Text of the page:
Sign In Forgot Password

Rabbi Wes Kalmar's Message Parshat Ki Tisa / Shabbat Parah - March 5/6, 2021

"The ‘Back to Shul’ Dilemma and Why Purim (and You)  Inspired Me This Year"

Rabbi Kalmar

As I mentioned in my in-person drasha at Shul last week, I have been receiving via email invitations to discussions about a problem that is affecting the Jewish world right now: “How to get the Jews back to Shul”.  After almost a full year of COVID related shutdowns to our world, many people are grappling with the idea of coming back to some form of their former lives and having a degree of difficulty with it.  For many Jews, one form of this difficulty is the idea of coming back to shul.  Many people have not been in shul in a year and the idea of coming back frightens them for health reasons.   But for others, it’s more complicated.  They might be ready to come back to shul, but they haven’t been there for so long, they’ve gotten used to not going.  And for others, it has become comfortable to do what they have gotten used to.  I have friends who have been going to backyard minyanim for a long time and they tell me that they don’t ever want to go back.   They tell me “I can go to a Shabbos minyan that starts at 8:30 and is done at 10, no speeches, no wasting time, no chazzanus, I love it!  Why would I ever want to change?”  Jewish communal organizations like the OU and the RCA are grappling with the question – will the Jews ever come back to shul?

In last week’s parsha of Tetzaveh, the Torah says -   ViAtah Titzaveh es Benei Yisrael, and you shall command the children of Israel, veyikchu eilecha, shemen zayis zach, and you shall take to yourselves, pure olive oil.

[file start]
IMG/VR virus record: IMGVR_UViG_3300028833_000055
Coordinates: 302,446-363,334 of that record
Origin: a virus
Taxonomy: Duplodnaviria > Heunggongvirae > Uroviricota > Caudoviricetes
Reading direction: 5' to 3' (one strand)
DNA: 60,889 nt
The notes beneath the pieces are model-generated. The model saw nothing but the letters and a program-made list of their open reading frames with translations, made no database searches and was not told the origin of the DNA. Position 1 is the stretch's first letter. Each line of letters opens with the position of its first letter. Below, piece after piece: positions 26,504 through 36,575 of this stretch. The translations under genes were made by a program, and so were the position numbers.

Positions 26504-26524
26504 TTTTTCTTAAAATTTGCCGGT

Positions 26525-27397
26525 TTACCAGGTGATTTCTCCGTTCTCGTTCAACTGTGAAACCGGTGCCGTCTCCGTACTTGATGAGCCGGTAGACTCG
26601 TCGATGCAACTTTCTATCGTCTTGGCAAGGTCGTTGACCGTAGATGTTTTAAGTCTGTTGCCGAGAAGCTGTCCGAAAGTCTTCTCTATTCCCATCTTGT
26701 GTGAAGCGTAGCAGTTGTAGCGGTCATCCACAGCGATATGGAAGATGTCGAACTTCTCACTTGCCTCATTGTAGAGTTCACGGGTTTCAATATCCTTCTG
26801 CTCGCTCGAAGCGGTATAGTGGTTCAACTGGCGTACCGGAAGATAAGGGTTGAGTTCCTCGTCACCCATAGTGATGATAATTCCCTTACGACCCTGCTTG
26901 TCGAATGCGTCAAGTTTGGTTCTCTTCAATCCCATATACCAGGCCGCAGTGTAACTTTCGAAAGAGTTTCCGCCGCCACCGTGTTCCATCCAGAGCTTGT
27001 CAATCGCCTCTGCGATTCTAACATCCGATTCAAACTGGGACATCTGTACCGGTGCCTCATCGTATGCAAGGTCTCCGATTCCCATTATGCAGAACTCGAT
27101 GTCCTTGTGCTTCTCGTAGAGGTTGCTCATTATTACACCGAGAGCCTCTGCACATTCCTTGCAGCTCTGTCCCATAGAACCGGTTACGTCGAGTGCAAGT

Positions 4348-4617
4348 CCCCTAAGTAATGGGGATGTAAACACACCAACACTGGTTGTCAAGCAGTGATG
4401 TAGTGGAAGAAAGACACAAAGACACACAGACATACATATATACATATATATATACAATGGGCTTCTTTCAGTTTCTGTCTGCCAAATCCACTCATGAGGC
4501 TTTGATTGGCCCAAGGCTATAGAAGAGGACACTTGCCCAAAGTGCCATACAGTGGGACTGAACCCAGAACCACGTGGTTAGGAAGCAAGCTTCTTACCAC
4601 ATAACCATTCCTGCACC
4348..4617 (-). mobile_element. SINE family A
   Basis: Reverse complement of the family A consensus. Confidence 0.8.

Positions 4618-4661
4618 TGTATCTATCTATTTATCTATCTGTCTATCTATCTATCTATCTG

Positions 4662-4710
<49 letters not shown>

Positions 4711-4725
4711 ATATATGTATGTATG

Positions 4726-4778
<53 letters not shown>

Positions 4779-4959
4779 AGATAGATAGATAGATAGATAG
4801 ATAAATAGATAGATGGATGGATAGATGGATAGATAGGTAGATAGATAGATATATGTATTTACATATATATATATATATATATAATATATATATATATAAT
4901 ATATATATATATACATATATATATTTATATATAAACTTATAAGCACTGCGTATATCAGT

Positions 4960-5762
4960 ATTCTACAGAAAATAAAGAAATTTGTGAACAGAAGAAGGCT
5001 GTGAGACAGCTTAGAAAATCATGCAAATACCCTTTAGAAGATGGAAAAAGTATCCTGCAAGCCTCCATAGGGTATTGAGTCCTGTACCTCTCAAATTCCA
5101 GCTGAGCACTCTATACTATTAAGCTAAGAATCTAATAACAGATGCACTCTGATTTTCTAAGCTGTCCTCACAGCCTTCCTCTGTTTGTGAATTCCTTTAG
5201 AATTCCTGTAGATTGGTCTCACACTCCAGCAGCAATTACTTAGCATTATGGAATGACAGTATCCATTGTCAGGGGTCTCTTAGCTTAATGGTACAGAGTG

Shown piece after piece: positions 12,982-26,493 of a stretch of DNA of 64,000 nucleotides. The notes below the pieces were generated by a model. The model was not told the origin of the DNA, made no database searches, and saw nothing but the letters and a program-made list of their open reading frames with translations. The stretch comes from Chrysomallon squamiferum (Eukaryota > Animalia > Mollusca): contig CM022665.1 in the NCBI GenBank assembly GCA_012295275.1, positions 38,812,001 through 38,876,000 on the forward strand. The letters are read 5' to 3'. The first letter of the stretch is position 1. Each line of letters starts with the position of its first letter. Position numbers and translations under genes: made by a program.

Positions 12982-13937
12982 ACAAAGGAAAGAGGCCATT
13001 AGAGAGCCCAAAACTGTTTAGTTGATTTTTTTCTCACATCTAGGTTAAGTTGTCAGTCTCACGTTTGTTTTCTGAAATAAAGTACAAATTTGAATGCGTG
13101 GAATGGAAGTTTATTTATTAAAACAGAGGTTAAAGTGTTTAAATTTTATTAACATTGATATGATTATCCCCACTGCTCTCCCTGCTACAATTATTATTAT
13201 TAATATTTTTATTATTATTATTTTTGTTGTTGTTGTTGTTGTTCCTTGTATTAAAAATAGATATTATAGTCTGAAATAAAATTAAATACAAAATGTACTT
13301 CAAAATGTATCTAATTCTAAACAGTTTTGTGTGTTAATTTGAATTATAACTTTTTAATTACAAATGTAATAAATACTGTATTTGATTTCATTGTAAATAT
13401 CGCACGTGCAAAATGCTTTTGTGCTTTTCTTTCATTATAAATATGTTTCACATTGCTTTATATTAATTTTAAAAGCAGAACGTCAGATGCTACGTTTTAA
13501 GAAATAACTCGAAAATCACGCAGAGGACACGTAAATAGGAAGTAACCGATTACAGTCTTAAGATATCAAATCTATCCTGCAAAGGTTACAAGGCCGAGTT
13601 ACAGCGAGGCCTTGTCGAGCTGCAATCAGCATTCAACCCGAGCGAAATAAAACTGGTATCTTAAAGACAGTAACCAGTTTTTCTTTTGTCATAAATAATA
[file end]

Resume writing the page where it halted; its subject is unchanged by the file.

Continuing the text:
Says Rav Shmuel Bar Nachmeini in the gemara in Menachos 86b, God is stating to the Jews -  ailecha vilo li, for you and not for me, lo li-orah ani tzarich – I do not need the light.  The verse tells us that you shall take to yourselves the light because God doesn’t need the light. 

Says the Torah Temimah (Rav Baruch HaLevi Epstein, 1860-1941) that we find in the Sefer Hachinuch that the purpose of the lights from the menorah was the glory and the honor of the house of God.  When the house is well lit – then it is a place of honor and glory for the Jewish people who are serving God there.  The same is true of the ketores – the incense – which was done for the honor of the house – just like the palaces of kings, which were perfumed with nice smelling incense and spices, it was done to honor the house.  So too, when its aroma filled the temple it was done for the honor of those who would be coming there – not for God – for the Jewish people. 

And I thought that as well we could include the clothes of the Kohein Gadol, the clothes of the high priest, which are mentioned in last week’s parsha, which I would argue are also done to honor the Jewish people.  It is fitting that their head kohein, who is the chief representative of the people in their service to God, be in regal clothing.  It is done to honor the Jewish people.  God does not need any of this – the light, the smell or the regal clothing.  It is for us.

Speaking of clothing – we have been thinking about costumes and clothing on Purim.  And actually, in the Megillah reading, one of the four verses which we all read together is one that concerns Mordechai – when he is dressed in the vestments of royalty.

וּמָרְדֳּכַ֞י יָצָ֣א | מִלִּפְנֵ֣י הַמֶּ֗לֶךְ בִּלְב֤וּשׁ מַלְכוּת֙ תְּכֵ֣לֶת וָח֔וּר וַֽעֲטֶ֤רֶת זָהָב֙ גְּדוֹלָ֔ה וְתַכְרִ֥יךְ בּ֖וּץ וְאַרְגָּמָ֑ן וְהָעִ֣יר שׁוּשָׁ֔ן צָֽהֲלָ֖ה וְשָׂמֵֽחָה

And Mordechai left the king's presence with royal raiment, blue and white and a huge golden crown and a wrap of linen and purple, and the city of Shushan shouted and rejoiced.